Fixing broken links when using a reverse proxy to Tomcat

In this How-To guide, we will show you how to fix broken links when using a reverse proxy between your Apache webserver and your Tomcat server.


For this you are going to need the following



mod_proxy_html to fix hyperlinks.



Needed by mod_proxy_html. Should be included in most, if not all, Linux distributions.

mod_proxy_html directives can be used in following contexts - server config, virtual host, and in <Location>. The examples below will be in the server config context as well as pertain to Apache that has been compiled with the source package from

To fix the links in Tomcat pages, we are using mod_proxy_html. This is necessary for proxied pages that use links that are resolved with a URI path or with an absolute URL.

<a href="/somefile">
<a href="">

Links in proxied pages that are set up in the manner above will not work. The first will resolve to http://localhost/somefile which is incorrect compared to the way the reverse proxy to Tomcat was set up. To correctly resolve somefile, the link would need to use http://localhost/webapps/somefile. The second link example will yield a "No such server" error for the browser. This also affects images and other resources linked this way on the proxied page. Thus the need to fix these link types with mod_proxy_html.

If you can guarantee that all your links will be of the form:

<a href="somefile">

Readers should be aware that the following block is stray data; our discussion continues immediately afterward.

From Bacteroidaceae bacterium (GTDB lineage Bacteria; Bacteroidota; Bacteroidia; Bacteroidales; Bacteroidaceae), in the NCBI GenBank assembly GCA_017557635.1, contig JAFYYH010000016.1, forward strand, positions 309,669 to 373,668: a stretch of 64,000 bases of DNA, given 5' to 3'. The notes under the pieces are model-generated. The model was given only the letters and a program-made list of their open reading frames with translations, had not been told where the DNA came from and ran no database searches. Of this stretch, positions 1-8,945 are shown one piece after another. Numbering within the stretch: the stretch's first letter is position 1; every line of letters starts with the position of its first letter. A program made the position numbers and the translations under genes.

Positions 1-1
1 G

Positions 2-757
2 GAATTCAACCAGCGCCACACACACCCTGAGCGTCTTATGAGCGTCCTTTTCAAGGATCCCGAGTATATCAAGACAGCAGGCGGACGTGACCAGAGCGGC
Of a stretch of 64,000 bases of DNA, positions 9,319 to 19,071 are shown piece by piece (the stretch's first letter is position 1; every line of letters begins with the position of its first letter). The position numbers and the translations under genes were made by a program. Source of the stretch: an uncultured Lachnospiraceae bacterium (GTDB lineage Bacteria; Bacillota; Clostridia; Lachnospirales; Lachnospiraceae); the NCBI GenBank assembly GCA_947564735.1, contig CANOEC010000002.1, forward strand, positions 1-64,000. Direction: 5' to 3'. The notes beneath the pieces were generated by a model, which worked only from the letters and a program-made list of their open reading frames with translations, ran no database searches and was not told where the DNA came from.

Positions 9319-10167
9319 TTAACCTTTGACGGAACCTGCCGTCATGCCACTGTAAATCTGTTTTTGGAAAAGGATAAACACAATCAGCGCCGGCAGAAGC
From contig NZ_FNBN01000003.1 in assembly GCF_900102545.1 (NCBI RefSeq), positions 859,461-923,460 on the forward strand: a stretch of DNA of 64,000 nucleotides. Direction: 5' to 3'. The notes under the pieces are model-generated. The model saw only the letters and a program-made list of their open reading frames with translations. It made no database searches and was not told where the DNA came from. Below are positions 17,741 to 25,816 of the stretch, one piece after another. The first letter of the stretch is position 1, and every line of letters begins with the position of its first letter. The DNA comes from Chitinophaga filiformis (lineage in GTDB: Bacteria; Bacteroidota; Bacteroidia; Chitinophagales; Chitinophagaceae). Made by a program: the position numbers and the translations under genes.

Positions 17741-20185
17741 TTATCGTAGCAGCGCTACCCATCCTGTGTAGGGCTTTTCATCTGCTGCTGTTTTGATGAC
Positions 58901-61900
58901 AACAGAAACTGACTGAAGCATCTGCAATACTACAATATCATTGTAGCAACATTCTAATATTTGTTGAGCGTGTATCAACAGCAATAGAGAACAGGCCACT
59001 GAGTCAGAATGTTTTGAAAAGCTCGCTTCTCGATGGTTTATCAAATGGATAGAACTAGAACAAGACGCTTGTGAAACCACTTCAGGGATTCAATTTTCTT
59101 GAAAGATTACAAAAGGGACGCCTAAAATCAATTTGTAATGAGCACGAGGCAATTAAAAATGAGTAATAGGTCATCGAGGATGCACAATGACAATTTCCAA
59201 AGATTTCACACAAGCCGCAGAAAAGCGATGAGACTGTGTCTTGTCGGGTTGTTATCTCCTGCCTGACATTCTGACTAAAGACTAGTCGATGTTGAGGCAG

then using mod_proxy_html will not be necessary. Although, for Tomcat, the management page will contain bad URIs.

Since mod_proxy_html is not included in the Apache package, you need to either download and compile it or get your distro's package, if available. To compile it, we use the apxs binary that comes with the Apache package.

/path/to/apxs -cia -I/path/to/include/libxml2 mod_proxy_html.c

/path/to/ is the path to where apxs and your libxml2 header files are at. You only need to specify the -I/path/to/include/libxml2 if the libxml2 header files are not in a standard location. Using the apxs command will compile and build the module. It will also put in the correct LoadModule in httpd.conf:

LoadModule proxy_html_module  modules/

Note: If you get errors starting up Apache regarding mod_proxy_html and libxml2, you can add the LoadFile directive below before the LoadModule directives.

LoadFile /path/to/

Make sure /path/to is your real system path to the library.

With the module compiled, built and loaded, we can now use mod_proxy_html to fix links. To use the mod_proxy_html directives, you need to make sure that if <IfModule mime_module> is being used, then you must put the directives in that <IfModule> block. If this block isn't being used, then you can put the directives anywhere in your server configuration file. The Tomcat management page will be used in the following example.

# Fix mod_proxy urls.
SetOutputFilter proxy-html
ProxyHTMLURLMap ^/(.*)$ /webapps/$1 R

As you can see from the example above, mod_proxy_html can use regular expressions to do its matching which is denoted by the 'R' at the end of the ProxyHTMLURLMap lines. You can check the management page by accessing http://localhost/webapps and clicking the Tomcat Manager link (http://localhost/webapps/manager/html). Click on the links on this page and you will see that all the links resolve correctly. If we didn't fix the links, then all the links on Tomcat's management page will yield 404 errors from the browser.

For more complete information on mod_proxy_html, visit Nick Kew's mod_proxy_html page.

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